Shadow Boxing

Shadows wrestle with what little light there is. Did I tell you I dreamt of being a boxer, to feel

my fist hard against anything that held still long enough, until the thrust of air and knuckle spun it

through time and space. A pendulum swings irrelevant of what you feel and, like light,

follows its own science. I wish it could be that way, always. Swinging back forth, back forth; a mobile

waiting for sound to happen, wind chimes holding their breath until the wind arrives; a quiet completion.

Instead the wrestling shadows, how time moves every last thing on, each counter on the board, step by chequered

step. The burglar always breaking the rose's neck, the fever mistaken for a passion destroying one's life.

Quotes used: "True rebels after all, are as rare as true lovers,and in both cases, to mistake a fever for passion can destroy one's life" — James Baldwin

"The ghost of your memory/is the thistle in the kiss/ and the burglar that that can break a roses neck" - Tom Waits

First Thoughts

Yesterday I struggled with my poem a day and did not actually complete it until way past midnight. I was determined to respond to today's challenge first thing. I woke up to Malika Booker's very special prompt and this inspired me to write the poem below.

Here's the prompt for anyone who would like to join me in writing a poem.

1. Go to this link on The Wellcome Trust Library.

2. Then click onto the nature section.

3. scroll down to the Mars, Mercury and Saturn images L0030659 / L0030662 / L0030670

4. Look at all three of the Pictures and read the descriptions below.

5. Use these pictures as a starting point. Take the name of a planet or a Zodiac sign and personify the name like the picture does e.g 'Saturn sitting under a tree."

6. Write a poem using "Saturn, Libra etc" as a person. You can also use words or phrases from the descriptions or the pictures in your poem as well.

Sun and Moon

The Moon's tresses are a hand-throw of stars, her whispering calls you over and over again. The Sun's arms vast as any embrace you've known.

Sun's a child and if his embers catch alight who knows what houses, towns and cities will burn with his magnificent force ?

From Moon's butter-soft lips comes a sweet tune, blowing hot on sun's kindling until he's the brightest star in the sky.

And whilst the solar boy-child is shining proud and true, Moon is silvering the night, the slow hum of her dark wisdom everywhere.

Wherever the Sun

Yesterday Jasmin, my niece, popped over with this book. It's called Wreck this Journal and has been described as the anarchist's Artist's Way. It's a book that encourages freedom of artistic expression. I thought it was particularly apt that Jasmin, who is 13 years old, quoted the T Rex's song title Children of the Revolution.

Every day during November I am taking up the challenge to write a poem a day. April is National Poetry Month in the United States and a popular worldwide challenge arising from this has been to write a poem a day. A small group of us on Facebook have taken up this challenge for all the months of the year with 30 days in them ie April, June, September and November. I have to confess that after April's marathon writing activity I was pretty exhausted and did not take part in either June or September.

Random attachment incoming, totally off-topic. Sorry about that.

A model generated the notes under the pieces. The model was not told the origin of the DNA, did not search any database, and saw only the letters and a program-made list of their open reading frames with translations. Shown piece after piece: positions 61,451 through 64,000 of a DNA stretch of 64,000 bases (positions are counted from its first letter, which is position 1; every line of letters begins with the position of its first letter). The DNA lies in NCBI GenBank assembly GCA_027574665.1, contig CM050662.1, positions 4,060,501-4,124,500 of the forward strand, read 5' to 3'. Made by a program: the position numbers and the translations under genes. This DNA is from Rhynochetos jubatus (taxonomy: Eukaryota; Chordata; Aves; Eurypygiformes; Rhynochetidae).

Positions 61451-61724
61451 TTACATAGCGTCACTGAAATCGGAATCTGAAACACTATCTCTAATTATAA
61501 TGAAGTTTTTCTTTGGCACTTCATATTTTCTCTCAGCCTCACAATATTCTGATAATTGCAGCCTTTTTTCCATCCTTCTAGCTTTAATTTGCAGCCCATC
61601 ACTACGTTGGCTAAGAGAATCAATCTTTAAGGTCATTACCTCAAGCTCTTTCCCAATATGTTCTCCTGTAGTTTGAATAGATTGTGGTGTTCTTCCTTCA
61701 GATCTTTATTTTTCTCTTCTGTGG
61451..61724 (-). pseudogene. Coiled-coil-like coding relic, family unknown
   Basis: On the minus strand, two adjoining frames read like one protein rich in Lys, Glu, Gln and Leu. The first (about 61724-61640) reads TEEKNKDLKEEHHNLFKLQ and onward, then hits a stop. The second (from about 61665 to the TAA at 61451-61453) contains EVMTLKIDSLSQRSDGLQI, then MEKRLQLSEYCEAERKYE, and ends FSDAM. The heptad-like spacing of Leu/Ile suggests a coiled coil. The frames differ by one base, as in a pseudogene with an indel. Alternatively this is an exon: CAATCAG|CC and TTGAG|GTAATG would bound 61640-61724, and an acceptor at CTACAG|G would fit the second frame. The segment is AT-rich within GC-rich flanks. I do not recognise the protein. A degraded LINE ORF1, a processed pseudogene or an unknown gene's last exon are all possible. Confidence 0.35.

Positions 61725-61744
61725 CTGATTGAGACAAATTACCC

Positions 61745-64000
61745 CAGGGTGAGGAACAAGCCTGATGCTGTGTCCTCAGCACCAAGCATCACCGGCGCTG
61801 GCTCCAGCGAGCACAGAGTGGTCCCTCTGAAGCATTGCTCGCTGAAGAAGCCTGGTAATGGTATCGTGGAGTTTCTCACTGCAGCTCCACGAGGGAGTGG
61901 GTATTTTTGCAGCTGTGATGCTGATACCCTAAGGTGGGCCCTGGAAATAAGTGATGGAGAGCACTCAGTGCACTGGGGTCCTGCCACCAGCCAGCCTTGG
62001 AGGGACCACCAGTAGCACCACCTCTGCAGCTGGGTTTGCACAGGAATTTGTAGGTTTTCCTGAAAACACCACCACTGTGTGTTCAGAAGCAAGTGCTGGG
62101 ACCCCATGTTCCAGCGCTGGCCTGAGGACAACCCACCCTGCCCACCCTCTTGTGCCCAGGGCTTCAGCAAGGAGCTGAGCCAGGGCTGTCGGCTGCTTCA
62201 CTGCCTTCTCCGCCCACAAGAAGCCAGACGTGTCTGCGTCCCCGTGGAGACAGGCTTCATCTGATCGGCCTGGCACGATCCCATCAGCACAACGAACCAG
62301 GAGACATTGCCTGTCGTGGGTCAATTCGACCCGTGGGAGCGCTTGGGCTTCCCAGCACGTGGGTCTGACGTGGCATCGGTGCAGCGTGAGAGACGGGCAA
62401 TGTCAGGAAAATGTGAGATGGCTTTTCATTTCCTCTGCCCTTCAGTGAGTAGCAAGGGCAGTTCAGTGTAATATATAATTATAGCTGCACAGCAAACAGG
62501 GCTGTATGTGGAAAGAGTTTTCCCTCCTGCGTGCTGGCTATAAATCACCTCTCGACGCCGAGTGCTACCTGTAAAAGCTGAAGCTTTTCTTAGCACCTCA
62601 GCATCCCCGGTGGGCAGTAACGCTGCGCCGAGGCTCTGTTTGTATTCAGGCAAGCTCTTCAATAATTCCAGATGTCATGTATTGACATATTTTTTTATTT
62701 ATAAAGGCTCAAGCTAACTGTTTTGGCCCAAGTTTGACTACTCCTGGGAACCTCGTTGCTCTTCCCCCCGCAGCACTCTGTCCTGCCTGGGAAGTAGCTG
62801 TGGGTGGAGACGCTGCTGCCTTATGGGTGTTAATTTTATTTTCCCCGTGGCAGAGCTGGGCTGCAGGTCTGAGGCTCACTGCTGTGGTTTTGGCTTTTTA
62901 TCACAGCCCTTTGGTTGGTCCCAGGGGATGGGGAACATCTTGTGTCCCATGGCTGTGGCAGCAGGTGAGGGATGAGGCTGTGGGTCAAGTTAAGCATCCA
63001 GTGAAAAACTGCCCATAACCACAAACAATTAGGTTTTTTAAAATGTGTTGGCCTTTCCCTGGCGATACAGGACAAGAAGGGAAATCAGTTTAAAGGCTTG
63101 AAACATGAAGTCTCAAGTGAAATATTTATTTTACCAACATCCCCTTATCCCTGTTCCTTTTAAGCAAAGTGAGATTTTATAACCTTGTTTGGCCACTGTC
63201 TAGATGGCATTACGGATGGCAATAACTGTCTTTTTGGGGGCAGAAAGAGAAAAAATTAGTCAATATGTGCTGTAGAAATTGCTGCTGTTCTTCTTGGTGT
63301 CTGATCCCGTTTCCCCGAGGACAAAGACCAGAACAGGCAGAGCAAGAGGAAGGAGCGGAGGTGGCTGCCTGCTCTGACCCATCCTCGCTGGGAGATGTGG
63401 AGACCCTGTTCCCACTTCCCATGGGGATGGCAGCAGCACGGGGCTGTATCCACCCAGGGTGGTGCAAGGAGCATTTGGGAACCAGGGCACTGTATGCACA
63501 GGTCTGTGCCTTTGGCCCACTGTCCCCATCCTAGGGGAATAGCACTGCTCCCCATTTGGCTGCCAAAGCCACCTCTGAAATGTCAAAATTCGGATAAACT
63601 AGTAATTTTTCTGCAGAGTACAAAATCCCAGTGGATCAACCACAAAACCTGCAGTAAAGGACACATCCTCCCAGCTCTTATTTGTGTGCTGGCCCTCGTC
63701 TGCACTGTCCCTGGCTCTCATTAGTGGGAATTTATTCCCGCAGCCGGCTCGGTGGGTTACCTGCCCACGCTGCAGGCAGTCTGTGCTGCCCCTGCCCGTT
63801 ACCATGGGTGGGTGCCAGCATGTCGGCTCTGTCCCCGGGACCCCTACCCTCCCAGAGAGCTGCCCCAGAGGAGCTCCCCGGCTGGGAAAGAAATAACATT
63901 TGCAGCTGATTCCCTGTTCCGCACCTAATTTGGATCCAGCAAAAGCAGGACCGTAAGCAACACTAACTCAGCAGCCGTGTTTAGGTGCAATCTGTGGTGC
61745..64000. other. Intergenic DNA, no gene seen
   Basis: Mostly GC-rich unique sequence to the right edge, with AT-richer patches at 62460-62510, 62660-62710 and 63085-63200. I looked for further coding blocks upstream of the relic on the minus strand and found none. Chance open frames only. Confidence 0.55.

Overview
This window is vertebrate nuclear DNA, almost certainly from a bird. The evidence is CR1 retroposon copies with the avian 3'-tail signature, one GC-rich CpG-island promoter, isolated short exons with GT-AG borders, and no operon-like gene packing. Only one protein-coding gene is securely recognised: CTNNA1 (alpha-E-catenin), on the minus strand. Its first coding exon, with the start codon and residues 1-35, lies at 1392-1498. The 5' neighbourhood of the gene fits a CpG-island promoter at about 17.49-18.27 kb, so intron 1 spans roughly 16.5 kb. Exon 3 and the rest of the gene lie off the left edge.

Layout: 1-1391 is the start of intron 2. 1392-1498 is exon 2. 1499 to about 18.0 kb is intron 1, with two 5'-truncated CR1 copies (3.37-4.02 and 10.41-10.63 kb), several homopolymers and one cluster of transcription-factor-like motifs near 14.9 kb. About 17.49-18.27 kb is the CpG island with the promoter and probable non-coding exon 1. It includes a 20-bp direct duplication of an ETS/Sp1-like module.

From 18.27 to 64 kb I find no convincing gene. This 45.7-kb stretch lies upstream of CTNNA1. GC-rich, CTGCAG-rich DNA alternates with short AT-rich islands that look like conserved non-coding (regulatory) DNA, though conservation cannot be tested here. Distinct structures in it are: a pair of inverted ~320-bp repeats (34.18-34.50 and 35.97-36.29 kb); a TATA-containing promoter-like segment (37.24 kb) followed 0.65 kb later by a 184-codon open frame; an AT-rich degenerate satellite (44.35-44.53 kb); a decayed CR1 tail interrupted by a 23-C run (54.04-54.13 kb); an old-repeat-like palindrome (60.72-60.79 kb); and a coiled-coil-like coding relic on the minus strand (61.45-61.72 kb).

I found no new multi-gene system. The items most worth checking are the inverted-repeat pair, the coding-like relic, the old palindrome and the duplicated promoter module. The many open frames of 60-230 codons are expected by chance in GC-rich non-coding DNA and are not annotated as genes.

Like any daily practice it's very educational. Some times a poem arrives and sits in your lap, or writes itself in to being on your laptop and other days it's a hard to struggle to get out even a few words that don't sound cliched or forced. The trick is to write through it and, whilst engaging fully with the writing, observe the arc of one's own emotional narrative.

I will be posting some of my first drafts here along with the prompts (which we take turns in posting in our group) that inspired them. Today's poetry prompt is from writer Karen McCarthy Woolf. It's posted on her site Open Notebooks. Today's poem is a freewrite which means that it has not been edited and was written in one sitting without stopping. I am hoping to bring some of the energy and enthusiasm Jasmin has for her 'Wreck this Journal' project to my own poem a day writing adventure.

Wherever the Sun

Nothing much happens here anymore. Nothing that we notice anyway. It's not bad in the way it was. That's when the cries of a woman being dragged by her hair were common place or the boots, always the boots. Marching, kicking down doors. The anonymous boots kicking faces, kicking at our art and our statues. We still carry the kicking inside us. Perhaps that's why it is so silent now. The shops are fuller, fatter than they were. On Tuesdays we buy eggs and eat omelettes together. On Sundays we cook chicken and the vegetables we grow in the big square in the centre of town. In the bad days, the worst days of our lives there were public hangings. So now we grow vegetables. Potatoes and carrots, tomatoes when it's hot enough. Wherever we seek out the sun there's a seed to be planted. Those old bullets have knotted my heart and I know sleeping is not easy for those who cannot forget. We garden and weep and walk barefoot in honour of all those we have lost, our toes darkened with wet mud and memories written in blood.